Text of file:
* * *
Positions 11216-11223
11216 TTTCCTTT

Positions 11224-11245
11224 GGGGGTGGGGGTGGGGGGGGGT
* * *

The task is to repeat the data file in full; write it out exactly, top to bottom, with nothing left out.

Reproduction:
Positions 11216-11223
11216 TTTCCTTT

Positions 11224-11245
11224 GGGGGTGGGGGTGGGGGGGGGT